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J Clin Endocrinol Metab. 2006 Jan;91(1):145-53. Epub 2005 Nov 1.

Neuropsychological function and symptoms in subjects with subclinical hypothyroidism and the effect of thyroxine treatment.

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Institute of Clinical Medicine (R.J., K.W.), University of Tromsø, 9037 Tromsø, Norway.



Our objective was to examine the relation between neuropsychological function and subclinical hypothyroidism (SHT), defined as serum TSH of 3.5-10.0 mIU/liter and normal serum free T4 and free T3 levels, and to study the effect of T4 supplementation.


A total of 89 subjects (45 males) with SHT and 154 control subjects (72 males) were recruited from a general health survey (the fifth Tromsø study). Sixty-nine of those with SHT were included in a placebo-controlled, double-blind intervention study with T4 medication for 1 yr.


We used fourteen tests of cognitive function, Beck Depression Inventory, General Health Questionnaire, and a questionnaire on hypothyroid symptoms.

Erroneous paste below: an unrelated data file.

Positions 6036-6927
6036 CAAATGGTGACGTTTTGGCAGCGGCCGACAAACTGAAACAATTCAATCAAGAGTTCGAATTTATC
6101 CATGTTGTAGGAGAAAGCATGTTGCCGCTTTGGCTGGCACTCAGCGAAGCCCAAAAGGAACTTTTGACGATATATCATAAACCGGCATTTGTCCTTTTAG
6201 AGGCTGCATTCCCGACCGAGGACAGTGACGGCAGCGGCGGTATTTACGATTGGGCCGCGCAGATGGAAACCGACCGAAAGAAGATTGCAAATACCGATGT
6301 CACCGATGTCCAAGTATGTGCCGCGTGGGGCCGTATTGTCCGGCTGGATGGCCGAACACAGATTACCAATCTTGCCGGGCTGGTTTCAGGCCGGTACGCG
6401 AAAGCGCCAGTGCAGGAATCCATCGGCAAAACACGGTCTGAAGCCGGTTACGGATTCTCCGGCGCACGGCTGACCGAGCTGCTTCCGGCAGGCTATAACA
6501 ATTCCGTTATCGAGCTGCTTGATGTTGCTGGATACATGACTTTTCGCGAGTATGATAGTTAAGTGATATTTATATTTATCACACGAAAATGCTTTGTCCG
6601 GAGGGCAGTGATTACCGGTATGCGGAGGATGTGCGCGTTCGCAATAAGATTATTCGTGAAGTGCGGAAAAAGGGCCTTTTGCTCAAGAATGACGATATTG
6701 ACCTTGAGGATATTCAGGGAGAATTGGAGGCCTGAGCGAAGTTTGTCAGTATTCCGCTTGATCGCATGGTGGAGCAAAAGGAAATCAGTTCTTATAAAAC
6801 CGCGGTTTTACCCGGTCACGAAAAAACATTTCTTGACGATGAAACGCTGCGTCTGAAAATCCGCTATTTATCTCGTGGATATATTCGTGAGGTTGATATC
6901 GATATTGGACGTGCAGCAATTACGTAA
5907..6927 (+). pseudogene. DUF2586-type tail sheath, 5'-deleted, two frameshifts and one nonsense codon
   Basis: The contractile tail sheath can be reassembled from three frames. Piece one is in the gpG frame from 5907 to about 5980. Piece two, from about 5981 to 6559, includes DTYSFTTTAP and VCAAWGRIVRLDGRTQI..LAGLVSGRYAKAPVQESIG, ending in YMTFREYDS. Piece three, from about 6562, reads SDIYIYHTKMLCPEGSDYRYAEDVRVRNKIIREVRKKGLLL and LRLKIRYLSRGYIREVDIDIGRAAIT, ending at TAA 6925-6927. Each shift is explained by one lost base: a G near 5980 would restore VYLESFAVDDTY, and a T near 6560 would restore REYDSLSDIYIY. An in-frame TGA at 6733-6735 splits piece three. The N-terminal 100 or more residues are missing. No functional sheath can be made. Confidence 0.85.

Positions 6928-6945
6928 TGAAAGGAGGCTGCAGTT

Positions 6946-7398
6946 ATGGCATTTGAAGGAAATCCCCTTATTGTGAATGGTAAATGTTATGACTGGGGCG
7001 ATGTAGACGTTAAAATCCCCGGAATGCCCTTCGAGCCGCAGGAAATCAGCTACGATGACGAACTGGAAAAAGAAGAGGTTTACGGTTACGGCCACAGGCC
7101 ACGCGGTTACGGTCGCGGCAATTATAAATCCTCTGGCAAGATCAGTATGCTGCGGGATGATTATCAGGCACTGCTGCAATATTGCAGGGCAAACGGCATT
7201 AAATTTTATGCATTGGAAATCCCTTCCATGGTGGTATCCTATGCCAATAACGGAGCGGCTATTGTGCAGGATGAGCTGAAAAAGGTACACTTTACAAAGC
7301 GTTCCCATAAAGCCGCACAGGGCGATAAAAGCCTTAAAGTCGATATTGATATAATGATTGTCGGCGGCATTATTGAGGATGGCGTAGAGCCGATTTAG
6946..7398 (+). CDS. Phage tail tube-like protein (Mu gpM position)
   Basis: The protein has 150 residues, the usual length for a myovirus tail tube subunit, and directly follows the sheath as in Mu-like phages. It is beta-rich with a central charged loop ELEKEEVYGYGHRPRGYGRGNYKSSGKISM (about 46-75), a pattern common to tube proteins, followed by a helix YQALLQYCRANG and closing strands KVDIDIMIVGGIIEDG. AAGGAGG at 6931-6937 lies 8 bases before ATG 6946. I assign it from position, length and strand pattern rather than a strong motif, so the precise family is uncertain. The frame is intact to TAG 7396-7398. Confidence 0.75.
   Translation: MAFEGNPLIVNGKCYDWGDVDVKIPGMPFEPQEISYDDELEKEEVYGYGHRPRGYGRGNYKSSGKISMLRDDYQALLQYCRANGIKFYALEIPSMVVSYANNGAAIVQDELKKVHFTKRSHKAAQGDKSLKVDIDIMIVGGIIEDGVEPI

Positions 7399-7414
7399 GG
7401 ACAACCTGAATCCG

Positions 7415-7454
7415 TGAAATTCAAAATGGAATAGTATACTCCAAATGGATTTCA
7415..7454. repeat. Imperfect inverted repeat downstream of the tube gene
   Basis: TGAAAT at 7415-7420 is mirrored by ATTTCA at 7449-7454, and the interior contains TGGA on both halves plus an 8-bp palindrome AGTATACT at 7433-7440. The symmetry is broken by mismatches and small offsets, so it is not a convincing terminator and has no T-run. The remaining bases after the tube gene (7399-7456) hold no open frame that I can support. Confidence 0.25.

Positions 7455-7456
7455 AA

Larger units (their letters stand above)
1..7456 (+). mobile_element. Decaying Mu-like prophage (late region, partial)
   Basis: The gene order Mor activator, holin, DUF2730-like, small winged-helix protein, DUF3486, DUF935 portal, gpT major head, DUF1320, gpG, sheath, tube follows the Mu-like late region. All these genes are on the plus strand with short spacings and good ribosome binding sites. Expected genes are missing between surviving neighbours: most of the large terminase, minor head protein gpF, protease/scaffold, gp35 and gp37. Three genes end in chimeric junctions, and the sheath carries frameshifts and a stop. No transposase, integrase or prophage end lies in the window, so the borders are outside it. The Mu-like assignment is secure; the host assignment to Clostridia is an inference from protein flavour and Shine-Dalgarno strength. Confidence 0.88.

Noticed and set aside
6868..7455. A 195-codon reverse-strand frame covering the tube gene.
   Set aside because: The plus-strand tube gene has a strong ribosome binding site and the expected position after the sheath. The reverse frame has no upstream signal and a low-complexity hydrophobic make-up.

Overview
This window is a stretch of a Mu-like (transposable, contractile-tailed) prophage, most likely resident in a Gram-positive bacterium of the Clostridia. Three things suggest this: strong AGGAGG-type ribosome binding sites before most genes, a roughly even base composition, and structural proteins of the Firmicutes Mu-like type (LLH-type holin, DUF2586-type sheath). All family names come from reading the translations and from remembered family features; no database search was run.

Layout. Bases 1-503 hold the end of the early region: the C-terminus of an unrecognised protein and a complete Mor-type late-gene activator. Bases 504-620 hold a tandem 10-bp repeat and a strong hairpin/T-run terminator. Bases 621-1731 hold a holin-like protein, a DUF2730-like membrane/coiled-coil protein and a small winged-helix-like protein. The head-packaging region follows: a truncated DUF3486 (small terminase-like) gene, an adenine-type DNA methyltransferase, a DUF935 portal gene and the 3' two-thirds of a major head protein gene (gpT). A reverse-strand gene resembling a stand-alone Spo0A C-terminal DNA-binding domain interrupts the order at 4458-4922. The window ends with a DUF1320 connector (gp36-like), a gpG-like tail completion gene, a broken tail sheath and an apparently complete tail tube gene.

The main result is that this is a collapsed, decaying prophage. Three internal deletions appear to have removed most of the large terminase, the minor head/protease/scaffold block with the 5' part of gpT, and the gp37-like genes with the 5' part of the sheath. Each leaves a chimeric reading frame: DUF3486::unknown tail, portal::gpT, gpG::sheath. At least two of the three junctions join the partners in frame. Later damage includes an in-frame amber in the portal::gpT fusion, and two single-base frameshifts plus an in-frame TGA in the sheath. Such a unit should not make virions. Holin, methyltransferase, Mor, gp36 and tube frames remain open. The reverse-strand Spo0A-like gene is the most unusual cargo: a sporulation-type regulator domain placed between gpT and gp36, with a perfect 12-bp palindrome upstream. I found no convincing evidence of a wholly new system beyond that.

The mean +/- sd serum TSH in the SHT and control group were 5.57 +/- 1.68 and 1.79 +/- 0.69 mIU/liter, respectively. There were no significant differences in cognitive function and hypothyroid symptoms between the two groups, but those with SHT scored significantly better than the controls on the GHQ-30. At the end of the intervention study, serum TSH in the T4 group (n = 36) and the placebo group (n = 33) were 1.52 +/- 1.51 and 5.42 +/- 1.96 mIU/liter, respectively. T4 substitution had no effect on any of the parameters measured.


In subjects with SHT where the serum TSH level is in the 3.5-10.0 mIU/liter range, there is no neuropsychological dysfunction, and compared with healthy controls, there is no difference in symptoms related to hypothyroidism.

[Indexed for MEDLINE]

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